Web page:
LET’S GO FOR A HIKE
By Steven E Stillwell
Hiking sounds like harmless fun, but it can also be a dangerous pastime if you’re not prepared. Before embarking on your next adventure remember that all four seasons pose different challenges and threats. Over the years, I’ve read a few stories about hikers who decided to take a short walk down an established trail, only to become lost, injured or stranded. During certain times of the year, it’s easy to wander off course, especially when the area sees little traffic, and the surrounding vegetation grows over the path making it hard to visually follow.
Some of you reading this article might remember that last year we had such an incident happen right here in Polk County. An out of town visitor decided to strike out on his own, he wandered off course, and never made it back. Eventually, a search and rescue team was dispatched to find the disoriented guy, and fortunately they were successful in their endeavor! If memory serves me correctly, he spent approximately eight days in the Ouachita National Forest, and when they recovered him, he was disoriented, malnourished, and suffering from dehydration. He also had underlying mental health issues that could have impaired his judgment.
If you spend enough time in the woods, and the skies turn gray and indistinguishable, it’s easy to lose your bearings, especially if you’re not familiar with the territory‒ it’s happened to me before! WHEN YOU DECIDE TO STRIKE OUT, always carry a daypack with your survival gear! Matches, water-bottle, filtration device, or purification tablets, space-blanket, small tarp, Para-cord, compass, knife, folding-saw, flashlight, whistle, signal mirror, and a couple of trail-snacks are the lightweight items that you’ll always find in my rucksack! With these things, I can stay warm, hydrated, and build a shelter if there’s ever an emergency, and the best thing is; everything combined weighs less than 10 pounds.
Chap-stick, tweezers and nail-clippers are some of the optional creature comforts that I like to stuff in my pack’s extra compartment, because they don’t take up a lot of space, and trust me, you’ll need them one day. I use a Ziploc bag to stow them in, so everything stays together. Chapped lips, hangnails, and splinters won’t kill you, but they’re aggravating and these things can make your adventures miserable.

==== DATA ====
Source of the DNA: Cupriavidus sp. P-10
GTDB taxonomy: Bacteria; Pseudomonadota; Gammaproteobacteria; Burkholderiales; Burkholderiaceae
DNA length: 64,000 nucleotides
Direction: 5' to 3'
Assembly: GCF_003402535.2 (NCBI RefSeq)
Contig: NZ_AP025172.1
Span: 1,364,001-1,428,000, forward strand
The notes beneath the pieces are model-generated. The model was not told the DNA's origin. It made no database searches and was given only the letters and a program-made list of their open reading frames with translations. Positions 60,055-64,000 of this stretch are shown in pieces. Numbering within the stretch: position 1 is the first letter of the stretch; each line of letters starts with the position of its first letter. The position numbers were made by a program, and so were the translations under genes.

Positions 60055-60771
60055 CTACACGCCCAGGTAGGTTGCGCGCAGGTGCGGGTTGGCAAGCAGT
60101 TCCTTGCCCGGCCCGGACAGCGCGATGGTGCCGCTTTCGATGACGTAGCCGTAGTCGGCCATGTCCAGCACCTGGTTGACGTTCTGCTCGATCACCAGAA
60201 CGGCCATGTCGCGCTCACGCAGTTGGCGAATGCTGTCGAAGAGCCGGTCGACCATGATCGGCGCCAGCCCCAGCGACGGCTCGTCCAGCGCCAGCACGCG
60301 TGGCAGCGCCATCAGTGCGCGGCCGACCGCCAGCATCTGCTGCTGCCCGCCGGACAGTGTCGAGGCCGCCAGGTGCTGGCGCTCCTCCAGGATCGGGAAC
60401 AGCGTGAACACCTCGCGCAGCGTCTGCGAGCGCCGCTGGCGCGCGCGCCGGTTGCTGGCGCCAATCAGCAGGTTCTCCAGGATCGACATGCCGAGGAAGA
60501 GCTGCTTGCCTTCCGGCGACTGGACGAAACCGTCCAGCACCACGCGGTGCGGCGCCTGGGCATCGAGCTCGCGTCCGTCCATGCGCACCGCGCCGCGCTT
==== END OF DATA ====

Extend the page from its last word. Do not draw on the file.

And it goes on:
PREPARE FOR THE WORST, AND HOPE FOR THE BEST. It’s a good idea to check the weather station before heading out, but take into consideration that these predictions can be wrong, so always be prepared for the worst case scenarios. As the old saying goes, it’s better to be safe than sorry. Before departing on your journey, it’s wise to let a trusted friend, or family member know where you’re going, when you’ll be back, and what your plans are.
LOOK BEFORE YOU STEP. When the temperature rises, traversing trails and rocky terrain with a walking stick will help you maintain your balance, and it’s also a good defensive measure against snakes and smaller predators. Waist high weeds and grass can pose a threat, because you never know what’s lurking underneath. It’s a good idea to avoid these areas during the warmer months, but if your travel route dictates going in that direction, proceed with caution. Use your staff to probe your surroundings before taking your next step. I’ve been doing this for years, and occasionally I’ll stir-up a snake and push him out of the way. The wiser serpents will slither away quickly, and most of them are usually non-venomous. Please be mindful that these encounters are few and far between, so don’t let fear hold you back. When you know what you’re doing, you can press forward with confidence. Knowledge is the vital key to survival, so strive to become proficient.
I’d like to invite you to join our Facebook page, OUACHITA BUSHCRAFT AND SURVIVAL. Your questions and suggestions are always welcome.